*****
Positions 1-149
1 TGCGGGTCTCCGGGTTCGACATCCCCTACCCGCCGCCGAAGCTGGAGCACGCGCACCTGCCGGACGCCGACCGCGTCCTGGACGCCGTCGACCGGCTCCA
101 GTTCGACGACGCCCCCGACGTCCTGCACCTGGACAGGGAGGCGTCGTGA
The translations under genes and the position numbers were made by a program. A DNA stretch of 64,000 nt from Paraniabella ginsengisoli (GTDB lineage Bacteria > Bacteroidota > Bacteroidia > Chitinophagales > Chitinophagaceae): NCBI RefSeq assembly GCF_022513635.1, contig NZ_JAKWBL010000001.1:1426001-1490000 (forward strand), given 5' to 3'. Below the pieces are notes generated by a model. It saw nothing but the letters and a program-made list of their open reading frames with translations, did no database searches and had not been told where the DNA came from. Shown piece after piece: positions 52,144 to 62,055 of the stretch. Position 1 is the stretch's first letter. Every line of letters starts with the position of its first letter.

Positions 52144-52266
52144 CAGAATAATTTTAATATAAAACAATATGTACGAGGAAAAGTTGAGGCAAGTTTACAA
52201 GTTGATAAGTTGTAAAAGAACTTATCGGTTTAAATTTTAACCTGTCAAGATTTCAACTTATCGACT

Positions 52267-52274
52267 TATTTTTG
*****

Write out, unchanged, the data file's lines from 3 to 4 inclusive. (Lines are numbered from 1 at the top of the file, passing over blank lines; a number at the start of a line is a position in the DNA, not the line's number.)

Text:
101 GTTCGACGACGCCCCCGACGTCCTGCACCTGGACAGGGAGGCGTCGTGA
The translations under genes and the position numbers were made by a program. A DNA stretch of 64,000 nt from Paraniabella ginsengisoli (GTDB lineage Bacteria > Bacteroidota > Bacteroidia > Chitinophagales > Chitinophagaceae): NCBI RefSeq assembly GCF_022513635.1, contig NZ_JAKWBL010000001.1:1426001-1490000 (forward strand), given 5' to 3'. Below the pieces are notes generated by a model. It saw nothing but the letters and a program-made list of their open reading frames with translations, did no database searches and had not been told where the DNA came from. Shown piece after piece: positions 52,144 to 62,055 of the stretch. Position 1 is the stretch's first letter. Every line of letters starts with the position of its first letter.